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Word Type

This tool allows you to find the grammatical word type of almost any word.

  • tail can be used as a verb in the sense of "To surreptitiously follow and observe."
  • tail can be used as a noun in the sense of "The caudal appendage of an animal that is attached to its posterior and near the anus." or "The tail-end of a creature (buttocks, even if tailless) or an object, e.g. the rear of an aircraft's fuselage, containing the tailfin." or "An object or part thereof resembling a tail in shape, such as the thongs on a cat-o'-nine-tails or other multi-tail whip." or "Specifically, the visible stream of dust and gases blown from a comet by the solar wind." or "The latter part of a time period or event, or (collectively) persons or objects represented in this part." or "The part of a distribution most distant from the mode; as, a long tail." or "One who surreptitiously follows another." or "The last four or five batsmen in the batting order, usually specialist bowlers." or "The lower loop of the letters in the roman alphabet, as in g, q or y." or "The side of a coin not bearing the head; normally the side on which the monetary value of the coin is indicated; the reverse." or "(of a sequence) All the last terms of a sequence, from some term on." or "The male member of a person or animal." or "Sexual intercourse as a man on top."

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Word Type

For those interested in a little info about this site: it's a side project that I developed while working on Describing Words and Related Words. Both of those projects are based around words, but have much grander goals. I had an idea for a website that simply explains the word types of the words that you search for - just like a dictionary, but focussed on the part of speech of the words. And since I already had a lot of the infrastructure in place from the other two sites, I figured it wouldn't be too much more work to get this up and running.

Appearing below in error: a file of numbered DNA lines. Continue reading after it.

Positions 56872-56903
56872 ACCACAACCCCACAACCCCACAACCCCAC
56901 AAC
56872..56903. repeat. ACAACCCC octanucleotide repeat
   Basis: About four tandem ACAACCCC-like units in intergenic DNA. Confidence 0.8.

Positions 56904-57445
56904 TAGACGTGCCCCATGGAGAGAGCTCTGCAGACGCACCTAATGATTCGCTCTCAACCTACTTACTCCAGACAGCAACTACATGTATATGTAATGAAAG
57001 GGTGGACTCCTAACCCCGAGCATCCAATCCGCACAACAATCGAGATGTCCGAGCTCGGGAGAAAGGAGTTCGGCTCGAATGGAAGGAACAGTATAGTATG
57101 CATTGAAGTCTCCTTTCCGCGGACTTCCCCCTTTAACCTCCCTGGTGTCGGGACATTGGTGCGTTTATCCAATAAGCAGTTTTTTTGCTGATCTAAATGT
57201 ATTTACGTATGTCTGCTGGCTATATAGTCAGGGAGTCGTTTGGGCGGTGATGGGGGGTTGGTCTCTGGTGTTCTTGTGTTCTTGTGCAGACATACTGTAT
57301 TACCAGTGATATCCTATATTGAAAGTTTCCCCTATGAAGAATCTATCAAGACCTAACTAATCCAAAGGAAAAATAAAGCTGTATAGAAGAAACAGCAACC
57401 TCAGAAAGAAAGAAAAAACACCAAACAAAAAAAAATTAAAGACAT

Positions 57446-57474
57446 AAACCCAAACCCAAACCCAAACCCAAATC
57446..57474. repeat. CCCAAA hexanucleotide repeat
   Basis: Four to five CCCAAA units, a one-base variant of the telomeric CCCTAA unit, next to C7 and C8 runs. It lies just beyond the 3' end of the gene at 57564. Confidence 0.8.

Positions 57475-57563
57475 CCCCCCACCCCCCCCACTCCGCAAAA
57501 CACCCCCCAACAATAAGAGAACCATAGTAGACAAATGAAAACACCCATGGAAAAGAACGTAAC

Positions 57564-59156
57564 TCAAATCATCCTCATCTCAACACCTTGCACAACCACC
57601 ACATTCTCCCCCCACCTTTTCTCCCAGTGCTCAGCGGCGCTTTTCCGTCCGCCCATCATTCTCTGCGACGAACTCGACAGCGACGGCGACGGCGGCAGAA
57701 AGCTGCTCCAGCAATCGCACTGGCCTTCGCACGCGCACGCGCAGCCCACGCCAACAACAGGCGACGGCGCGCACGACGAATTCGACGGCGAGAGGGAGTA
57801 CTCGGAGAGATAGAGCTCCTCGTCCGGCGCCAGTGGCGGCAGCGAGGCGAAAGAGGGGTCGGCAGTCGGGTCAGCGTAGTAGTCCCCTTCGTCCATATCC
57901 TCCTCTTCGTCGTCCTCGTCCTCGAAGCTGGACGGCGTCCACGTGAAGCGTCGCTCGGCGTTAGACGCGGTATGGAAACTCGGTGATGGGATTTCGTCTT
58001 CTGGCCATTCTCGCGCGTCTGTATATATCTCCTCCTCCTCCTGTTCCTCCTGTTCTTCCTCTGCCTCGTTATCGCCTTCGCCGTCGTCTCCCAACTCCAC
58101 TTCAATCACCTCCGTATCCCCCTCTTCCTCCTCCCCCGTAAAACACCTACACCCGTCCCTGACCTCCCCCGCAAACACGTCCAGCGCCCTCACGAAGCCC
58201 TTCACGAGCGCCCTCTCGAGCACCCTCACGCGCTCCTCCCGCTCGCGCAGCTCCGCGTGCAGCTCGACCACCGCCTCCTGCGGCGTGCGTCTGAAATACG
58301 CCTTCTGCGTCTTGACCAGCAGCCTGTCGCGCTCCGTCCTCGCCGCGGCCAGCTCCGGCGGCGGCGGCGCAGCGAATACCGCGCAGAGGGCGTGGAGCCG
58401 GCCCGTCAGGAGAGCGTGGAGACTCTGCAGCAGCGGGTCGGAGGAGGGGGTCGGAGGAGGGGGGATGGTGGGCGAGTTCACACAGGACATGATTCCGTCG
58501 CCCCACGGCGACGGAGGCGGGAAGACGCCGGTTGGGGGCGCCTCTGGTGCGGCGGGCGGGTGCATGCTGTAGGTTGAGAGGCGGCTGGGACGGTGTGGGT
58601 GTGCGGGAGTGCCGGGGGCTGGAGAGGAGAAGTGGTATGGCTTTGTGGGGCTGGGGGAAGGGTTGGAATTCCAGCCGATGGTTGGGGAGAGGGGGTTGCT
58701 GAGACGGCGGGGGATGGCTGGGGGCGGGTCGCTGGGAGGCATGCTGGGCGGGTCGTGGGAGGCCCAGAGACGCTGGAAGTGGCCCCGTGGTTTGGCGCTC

The dictionary is based on the amazing Wiktionary project by wikimedia. I initially started with WordNet, but then realised that it was missing many types of words/lemma (determiners, pronouns, abbreviations, and many more). This caused me to investigate the 1913 edition of Websters Dictionary - which is now in the public domain. However, after a day's work wrangling it into a database I realised that there were far too many errors (especially with the part-of-speech tagging) for it to be viable for Word Type.

Finally, I went back to Wiktionary - which I already knew about, but had been avoiding because it's not properly structured for parsing. That's when I stumbled across the UBY project - an amazing project which needs more recognition. The researchers have parsed the whole of Wiktionary and other sources, and compiled everything into a single unified resource. I simply extracted the Wiktionary entries and threw them into this interface! So it took a little more work than expected, but I'm happy I kept at it after the first couple of blunders.

Special thanks to the contributors of the open-source code that was used in this project: the UBY project (mentioned above), @mongodb and express.js.

Currently, this is based on a version of wiktionary which is a few years old. I plan to update it to a newer version soon and that update should bring in a bunch of new word senses for many words (or more accurately, lemma).

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